An apple a day keeps the doctor away, and a doodle a day brings creativity your way. The poem’s my own, and while I’m no sage, I’d be willing to bet a five or ten spot that it holds some truth.
To inspire creativity in Minneapolis, I covered a bus stop with butcher paper and colored pencils. Made me think of changing the ‘whistle while you work’ song to something like ‘doodle while you wait.’
The random act of happiness was inspired by the League of Creative Interventionist‘s March mission to make bus stops more playful. Pretty cool idea for a creative intervention, right? You can see how they come up with project ideas by watching conversational videos on their blog.
I had barely finished hanging paper when people wandered past and asked what I was up to. After providing some background info, I found myself doodling with 3 awesome strangers. One of them happened to be a Minneapolis artist.
Does it surprise you that the three of us are getting together next week? Proof that we never know what the day holds for us, right?
The strangers asked about other projects I’ve done in the city, and it reminded me of a ‘poetry takeover’ I staged in bus stops last year. If you didn’t get to read about it, you can see the post here:
Have you ever made friends in an interesting way? Any ideas for making bus stops more fun?
We had a wonderful weekend of, well, not much, and it could not have been more wonderful. I made breakfast-in-bed on Sunday, and then used my good deed to convince Jon to do a rah rah rah project with me. Of course he didn’t need much convincing, but he asked if I’d take a new work picture of him first, and if we could see Gravity in 3D after. Yes and yes, check check check.
I got a little playful with his work request, and drove us to a hotel downtown known for luxurious work spaces. Jon got new photos for the company directory and LinkedIn, and I had fun pretending I needed a new company photo too. Would either of these work?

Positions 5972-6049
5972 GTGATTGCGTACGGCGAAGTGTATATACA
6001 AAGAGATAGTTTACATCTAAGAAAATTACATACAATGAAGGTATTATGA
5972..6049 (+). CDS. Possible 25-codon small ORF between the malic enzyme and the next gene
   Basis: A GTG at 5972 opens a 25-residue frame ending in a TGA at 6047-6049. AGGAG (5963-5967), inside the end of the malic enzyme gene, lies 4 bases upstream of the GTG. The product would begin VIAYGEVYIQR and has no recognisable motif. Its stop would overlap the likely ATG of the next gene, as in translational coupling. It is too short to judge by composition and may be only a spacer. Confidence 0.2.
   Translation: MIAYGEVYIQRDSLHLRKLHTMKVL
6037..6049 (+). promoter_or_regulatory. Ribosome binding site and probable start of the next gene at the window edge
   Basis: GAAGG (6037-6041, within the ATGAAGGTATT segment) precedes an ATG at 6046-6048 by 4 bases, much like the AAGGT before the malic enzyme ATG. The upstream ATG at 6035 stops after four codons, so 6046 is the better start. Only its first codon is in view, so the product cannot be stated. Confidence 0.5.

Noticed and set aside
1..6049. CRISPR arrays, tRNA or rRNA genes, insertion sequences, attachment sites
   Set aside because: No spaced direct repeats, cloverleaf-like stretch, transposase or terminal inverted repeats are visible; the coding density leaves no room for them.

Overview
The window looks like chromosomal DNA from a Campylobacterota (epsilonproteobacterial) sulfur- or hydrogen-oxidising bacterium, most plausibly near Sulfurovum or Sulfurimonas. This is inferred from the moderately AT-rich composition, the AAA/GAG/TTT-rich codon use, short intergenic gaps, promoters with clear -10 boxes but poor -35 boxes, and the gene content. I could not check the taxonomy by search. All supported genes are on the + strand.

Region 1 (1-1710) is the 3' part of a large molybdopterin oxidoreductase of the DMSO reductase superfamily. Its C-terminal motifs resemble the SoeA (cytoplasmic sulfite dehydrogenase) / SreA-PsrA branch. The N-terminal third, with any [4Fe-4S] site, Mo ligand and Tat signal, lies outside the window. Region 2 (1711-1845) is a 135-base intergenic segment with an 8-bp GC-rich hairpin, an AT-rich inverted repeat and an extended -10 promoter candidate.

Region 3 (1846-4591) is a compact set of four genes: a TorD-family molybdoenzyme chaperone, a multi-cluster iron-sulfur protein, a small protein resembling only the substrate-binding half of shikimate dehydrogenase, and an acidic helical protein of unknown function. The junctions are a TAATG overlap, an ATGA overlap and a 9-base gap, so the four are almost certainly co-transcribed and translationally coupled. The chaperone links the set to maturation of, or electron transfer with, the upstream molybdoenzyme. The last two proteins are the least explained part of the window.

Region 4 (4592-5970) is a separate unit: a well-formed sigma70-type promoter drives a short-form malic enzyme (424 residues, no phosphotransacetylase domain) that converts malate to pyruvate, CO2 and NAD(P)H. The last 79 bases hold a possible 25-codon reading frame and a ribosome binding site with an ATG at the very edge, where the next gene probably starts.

After Jon got the most serious pictures possible (and I got the most silly, of course) we did a rah rah rah project that I’ve been looking forward to for a while: decorating bus-stops with poetry packets.
I did the gratitude experiment last Friday, and my list of things to be grateful for looks something like this:
8. Sunny days
(The order gets confusing after #2)
I wanted to incorporate poems into my random acts of happiness, and I figured that people waiting for the bus (especially on a cold day) might appreciate a poetic distraction.
By Lawrence Raab
Years later they find themselves talking
about chances, moments when their lives
might have swerved off
for the smallest reason.
I hadn’t phoned, he says, that morning?
What if you’d been out,
as you were when I tried three times
the night before?
Then she tells him a secret.
She’d been there all evening, and she knew
he was the one calling, which was why
she hadn’t answered.
Because she felt—
because she was certain—her life would change
if she picked up the phone, said hello,
said, I was just thinking
I was afraid,
she tells him. And in the morning
I also knew it was you, but I just
answered the phone
the way anyone
answers a phone when it starts to ring,
not thinking you have a choice.
The best part about being an adult is making your childhood dreams come true on a grand scale. I’ve been hula-hooping since I could walk (truth: I started ballet when I was 3.. and.. well.. it’s kind of the same thing, right? I mean, balance and movement and what not. Nevermind, just go with it), and I always wished.wished.wished I could hula hoop somewhere besides my garage. I mean, who likes huling around all the junk that didn’t fit in the house? Not me. I shook it left and right and promised myself I would hula in coola places when I was older.
Since I figure that most people have dreams just like mine, I decided to host a hula hoop competition on the streets of Minneapolis. The pictures tell the story:
Weird is wonderful and the silliest people are my favorite. That’s the mentality that makes a fanny-pack-attack a typical Sunday night adventure.
I told Lauren that fanny packs were making a comeback, and rather than question my line of reasoning, she simply replied that fanny packs could hold large quantities of chalk. Smart girl, right?
Lauren skipped the fashion debate and suggested a sidewalk art project. A couple texts later we decided that I would sew two fanny packs, fill them with chalk, and meet her outside our apartment at 7pm. By nightfall, we had covered the sidewalks outside our building with a dozen happy messages. Rah rah rah, y’all.